Cerebellar dysfunction in adults with prader willi syndrome

Juan Deus Yela, Assumpta Caixàs i Pedragós, Laura Blanco Hinojo, Laia Casamitjana, Jesús Pujol Nuez, Gerard Martínez-Vilavella, Susanna Esteba-Castillo, Olga Giménez-Palop, Valentín Freijo

Research output: Contribution to journalArticleResearchpeer-review

8 Citations (Scopus)

Abstract

Severe hypotonia during infancy is a hallmark feature of Prader Willi syndrome (PWS). Despite its transient expression, moto development is delayed and deficiencies in motor coordination are present at older ages, with no clear pathophysiological mechanism yet identified. The di-verse motor coordination symptoms present in adult PWS patients could be, in part, the result of a common alteration(s) in basic motor control systems. We aimed to examine the motor system in PWS using functional MRI (fMRI) during motor challenge. Twenty-three adults with PWS and 22 matched healthy subjects participated in the study. fMRI testing involved three hand motor tasks of different complexity. Additional behavioral measurements of motor function were obtained by evaluating hand grip strength, functional mobility, and balance. Whole brain activation maps were compared between groups and correlated with behavioral measurements. Performance of the motor tasks in PWS engaged the neural elements typically involved in motor processing. While our data showed no group differences in the simplest task, increasing task demands evoked significantly weaker activation in patients in the cerebellum. Significant interaction between group and correlation pattern with measures of motor function were also observed. Our study provides novel insights into the neural substrates of motor control in PWS by demonstrating reduced cerebellar activation during movement coordination.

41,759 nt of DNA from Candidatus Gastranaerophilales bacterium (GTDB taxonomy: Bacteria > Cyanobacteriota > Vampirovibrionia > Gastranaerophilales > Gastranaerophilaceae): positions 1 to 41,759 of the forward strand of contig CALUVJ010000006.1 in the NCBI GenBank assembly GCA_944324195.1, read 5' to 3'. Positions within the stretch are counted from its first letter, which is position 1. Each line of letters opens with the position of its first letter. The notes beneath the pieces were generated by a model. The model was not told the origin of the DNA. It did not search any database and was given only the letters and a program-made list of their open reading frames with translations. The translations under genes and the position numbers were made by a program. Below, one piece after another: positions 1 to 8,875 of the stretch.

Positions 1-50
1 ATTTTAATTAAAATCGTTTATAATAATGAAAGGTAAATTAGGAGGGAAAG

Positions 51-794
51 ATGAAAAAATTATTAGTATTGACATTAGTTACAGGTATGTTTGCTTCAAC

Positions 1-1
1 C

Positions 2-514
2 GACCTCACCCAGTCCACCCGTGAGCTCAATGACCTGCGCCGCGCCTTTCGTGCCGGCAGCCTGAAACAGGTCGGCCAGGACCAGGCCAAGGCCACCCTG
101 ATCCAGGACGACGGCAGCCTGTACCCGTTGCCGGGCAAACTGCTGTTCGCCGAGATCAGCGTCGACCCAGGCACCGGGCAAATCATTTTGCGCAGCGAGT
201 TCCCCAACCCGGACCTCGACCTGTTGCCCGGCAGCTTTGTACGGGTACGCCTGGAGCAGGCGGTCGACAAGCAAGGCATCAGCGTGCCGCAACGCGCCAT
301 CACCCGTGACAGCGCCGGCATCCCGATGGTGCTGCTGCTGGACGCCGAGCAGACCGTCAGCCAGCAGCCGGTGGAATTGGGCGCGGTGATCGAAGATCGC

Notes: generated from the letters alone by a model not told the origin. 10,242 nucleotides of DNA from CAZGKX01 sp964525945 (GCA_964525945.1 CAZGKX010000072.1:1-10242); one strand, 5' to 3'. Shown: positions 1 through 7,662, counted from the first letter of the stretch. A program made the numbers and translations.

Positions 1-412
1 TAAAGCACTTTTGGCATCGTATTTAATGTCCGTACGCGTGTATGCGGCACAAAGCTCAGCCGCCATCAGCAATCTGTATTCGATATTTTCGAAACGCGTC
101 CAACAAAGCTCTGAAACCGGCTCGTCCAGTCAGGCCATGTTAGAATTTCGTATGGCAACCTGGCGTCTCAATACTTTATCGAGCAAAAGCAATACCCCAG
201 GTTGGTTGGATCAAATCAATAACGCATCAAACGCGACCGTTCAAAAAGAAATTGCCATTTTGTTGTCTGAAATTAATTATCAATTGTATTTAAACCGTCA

Original languageEnglish
JournalJournal of Clinical Medicine
Volume10
Issue number15
DOIs
Publication statusPublished - 2021

Keywords

  • Cerebellum
  • FMRI
  • Motor system
  • Prader Willi syndrome

Fingerprint

Dive into the research topics of 'Cerebellar dysfunction in adults with prader willi syndrome'. Together they form a unique fingerprint.

Cite this